Tanzania Diary – Day 8

Day 8 – June 2nd
We got up early and got ready for our morning game drive. After singing happy birthday to mum who reached old age on this day (sorry mum) we realised that a Buffalo was happily munching grass about 20 metres away from where we were standing! Despite me showing no fear towards Lions and Hyenas around the campsite at Seronera I was rather scared about this Buffalo. I have always felt strange about cows and had previously thought of Buffalos as mindless killers. However this experience made me think differently and I now like Buffalo a lot more.

So we set off and after travelling down the crater descent road we arrived at the gate. We had to wait for a bit because the park doesn’t open until 7am. The Ngorongoro Crater National Park is the largest caldera (volcanic crater) in the world covering an area of 256sq km. It is home to nearly all of the mammals of the African savannah but Topi, Giraffe and Impala are not present. Giraffe cannot be seen here because they do not have the ability to get to the bottom of the crater whilst Impala would not be able to find enough food. As for Topi the reason of their absence is not known although there are many theories. Surprisingly many animals do travel up and down the crater and the Wildebeest here are largely migratory. It is an excellent site for Lions and Hyenas as well as being the top stop for Black Rhino in Tanzania with a respectable population of 16 animals in the crater.

The first things we saw were some Buffalo round the edges of the crater. Then Wildebeest, Thompson’s Gazelle and Zebra all appeared. Then we got our first sighting of a Hyena followed by a Side-striped Jackal on one side of the road and a Black-backed Jackal on the other.

Then we got to the edge of Lake Magadi, a soda lake similar to Lake Manyara and home to many flamingos. The flamingos were mainly Lesser although we could pick out at least 10 Greaters without looking too far away. Also a group of Grant’s Gazelle were beside the lake whilst a few Blacksmith Plovers, Crowned Lapwings and Kittlitz’s Plovers were the only waders.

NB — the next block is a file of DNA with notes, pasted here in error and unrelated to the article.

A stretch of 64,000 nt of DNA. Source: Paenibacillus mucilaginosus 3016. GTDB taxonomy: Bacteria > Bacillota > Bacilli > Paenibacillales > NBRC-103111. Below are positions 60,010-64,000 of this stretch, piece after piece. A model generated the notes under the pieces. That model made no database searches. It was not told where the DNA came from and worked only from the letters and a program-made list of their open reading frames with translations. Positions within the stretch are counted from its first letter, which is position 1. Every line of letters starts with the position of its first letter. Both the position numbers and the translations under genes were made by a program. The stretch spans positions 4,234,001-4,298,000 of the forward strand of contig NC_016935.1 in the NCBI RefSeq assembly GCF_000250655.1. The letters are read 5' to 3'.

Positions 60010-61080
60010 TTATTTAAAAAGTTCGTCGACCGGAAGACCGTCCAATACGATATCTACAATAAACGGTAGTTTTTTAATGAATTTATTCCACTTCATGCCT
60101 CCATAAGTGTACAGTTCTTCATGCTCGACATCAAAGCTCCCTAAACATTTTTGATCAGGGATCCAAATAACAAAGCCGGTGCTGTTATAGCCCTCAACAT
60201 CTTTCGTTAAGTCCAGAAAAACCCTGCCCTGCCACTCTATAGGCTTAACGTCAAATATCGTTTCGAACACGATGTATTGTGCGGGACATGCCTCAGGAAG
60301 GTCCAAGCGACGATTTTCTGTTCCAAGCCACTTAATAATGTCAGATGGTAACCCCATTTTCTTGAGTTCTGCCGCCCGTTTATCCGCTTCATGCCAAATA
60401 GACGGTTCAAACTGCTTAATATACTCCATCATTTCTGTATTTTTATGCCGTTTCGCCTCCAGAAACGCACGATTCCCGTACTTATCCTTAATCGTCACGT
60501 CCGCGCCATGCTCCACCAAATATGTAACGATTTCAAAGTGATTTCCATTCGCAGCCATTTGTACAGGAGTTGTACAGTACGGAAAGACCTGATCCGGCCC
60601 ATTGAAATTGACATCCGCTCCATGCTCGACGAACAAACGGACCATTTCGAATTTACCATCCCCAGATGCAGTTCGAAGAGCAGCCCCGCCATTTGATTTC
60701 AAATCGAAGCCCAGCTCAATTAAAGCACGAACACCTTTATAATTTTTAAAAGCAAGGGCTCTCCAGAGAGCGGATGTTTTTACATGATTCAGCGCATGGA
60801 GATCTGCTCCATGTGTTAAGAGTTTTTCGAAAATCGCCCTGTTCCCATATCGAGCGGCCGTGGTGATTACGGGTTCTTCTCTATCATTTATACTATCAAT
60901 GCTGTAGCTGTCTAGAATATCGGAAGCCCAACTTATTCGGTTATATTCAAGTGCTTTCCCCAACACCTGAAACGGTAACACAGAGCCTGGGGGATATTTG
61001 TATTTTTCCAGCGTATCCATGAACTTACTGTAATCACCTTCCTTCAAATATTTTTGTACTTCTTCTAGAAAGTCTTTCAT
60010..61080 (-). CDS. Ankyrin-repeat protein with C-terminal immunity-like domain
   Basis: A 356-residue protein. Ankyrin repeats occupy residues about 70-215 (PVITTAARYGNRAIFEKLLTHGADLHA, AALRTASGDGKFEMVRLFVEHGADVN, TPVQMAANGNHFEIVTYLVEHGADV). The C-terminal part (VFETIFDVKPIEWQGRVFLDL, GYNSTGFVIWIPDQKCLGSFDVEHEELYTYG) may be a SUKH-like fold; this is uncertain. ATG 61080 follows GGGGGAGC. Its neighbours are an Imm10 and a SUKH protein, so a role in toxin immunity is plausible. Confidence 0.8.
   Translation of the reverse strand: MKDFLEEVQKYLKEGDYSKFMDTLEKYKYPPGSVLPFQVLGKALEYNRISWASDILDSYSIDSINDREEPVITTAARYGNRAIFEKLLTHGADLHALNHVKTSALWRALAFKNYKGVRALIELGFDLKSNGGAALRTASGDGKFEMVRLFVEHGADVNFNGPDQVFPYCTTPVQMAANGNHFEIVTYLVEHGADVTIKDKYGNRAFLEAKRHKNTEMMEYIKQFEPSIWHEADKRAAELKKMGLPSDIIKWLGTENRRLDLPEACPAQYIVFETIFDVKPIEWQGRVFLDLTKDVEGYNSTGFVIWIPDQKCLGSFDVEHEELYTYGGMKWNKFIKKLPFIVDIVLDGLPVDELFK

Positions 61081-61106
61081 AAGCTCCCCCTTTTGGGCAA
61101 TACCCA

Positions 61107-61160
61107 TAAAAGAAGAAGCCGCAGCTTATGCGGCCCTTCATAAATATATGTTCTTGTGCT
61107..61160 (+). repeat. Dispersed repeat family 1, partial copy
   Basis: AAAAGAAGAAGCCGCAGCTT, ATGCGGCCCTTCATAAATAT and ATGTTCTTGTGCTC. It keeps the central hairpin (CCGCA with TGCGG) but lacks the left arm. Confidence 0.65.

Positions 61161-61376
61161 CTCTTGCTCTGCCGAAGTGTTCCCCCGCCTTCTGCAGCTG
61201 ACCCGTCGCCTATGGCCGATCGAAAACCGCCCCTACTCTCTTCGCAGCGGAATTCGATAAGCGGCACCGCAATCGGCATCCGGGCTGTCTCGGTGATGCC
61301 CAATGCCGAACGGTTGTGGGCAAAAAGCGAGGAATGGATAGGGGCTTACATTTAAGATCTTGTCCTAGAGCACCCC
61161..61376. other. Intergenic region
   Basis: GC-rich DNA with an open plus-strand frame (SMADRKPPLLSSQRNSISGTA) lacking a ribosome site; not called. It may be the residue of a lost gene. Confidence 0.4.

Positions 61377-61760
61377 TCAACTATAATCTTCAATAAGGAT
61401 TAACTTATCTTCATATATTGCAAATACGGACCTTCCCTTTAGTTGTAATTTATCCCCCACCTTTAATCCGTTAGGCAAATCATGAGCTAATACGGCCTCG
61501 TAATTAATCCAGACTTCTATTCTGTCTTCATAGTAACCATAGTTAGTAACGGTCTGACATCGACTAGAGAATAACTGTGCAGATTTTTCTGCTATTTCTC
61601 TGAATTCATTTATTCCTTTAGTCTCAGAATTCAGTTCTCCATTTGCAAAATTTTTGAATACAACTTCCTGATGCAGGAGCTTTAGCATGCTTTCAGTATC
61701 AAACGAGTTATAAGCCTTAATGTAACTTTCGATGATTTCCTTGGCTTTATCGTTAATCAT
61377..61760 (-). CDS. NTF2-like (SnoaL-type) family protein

Carrying on we got to a series of pools where we saw Hippo, Elephant, Grey Heron, Madagascar Squacco Heron, Black-headed Heron, Black-winged Stilt, Collared Pratincole, Great Egret, more Flamingos and a Kori Bustard. Then whilst driving around a grassy area we saw large herds of Buffalo and Wildebeest with Zebra, Warthog, Eland and Hartebeest amongst them.

Then more Kori Bustards began to show including one with a chick and a displaying male. At one point I could see 5 at once. Also at least 10 Yellow-throated Sandgrouse were beside the road whilst Kittlitz’s and Chestnut-banded Plovers were running around on the road. Then we found a group of about 10 Hyenas in the grass sleeping and playing.

Our main target species then showed up, a Black Rhino. It was very distant although it completed the “Big 5” for us so we were happy. After watching it for a while we carried on and found a Cheetah in long grass. It was elusive and didn’t show well so it was good luck when we found 2 more only 15 minutes later.

Then came my highlight of the drive, a Martial Eagle right beside the road with a dead Rabbit. Our next sighting, after careful scrutiny through the binoculars were 2 more distant Black Rhino. Then whilst leaving the park we saw a pair of Crowned Cranes, some Vervet Monkeys and another Black-backed Jackal. Then from the crater ascent road we saw a party of Defassa Waterbuck and another African Hawk-Eagle.

When we got back to camp I saw the Stonechat again as well as the usual White-naped Ravens and Marabous. After having brunch we took down the tents, packed our stuff and headed to the nearby town of Karatu where we were staying the night.

I didn’t see any birds on the way to Karatu although as soon as we got there there were Pied Crows everywhere. When we got into the campsite we put up the tents and had a shower. We then went on a tour of Karatu. As well as being followed by an army of schoolchildren we saw a Long-tailed Fiscal and a Variable Sunbird.

That evening Arnold (the cook) cooked us African food. We all enjoyed the meal and at the end a surprise birthday cake was brought out for mum.

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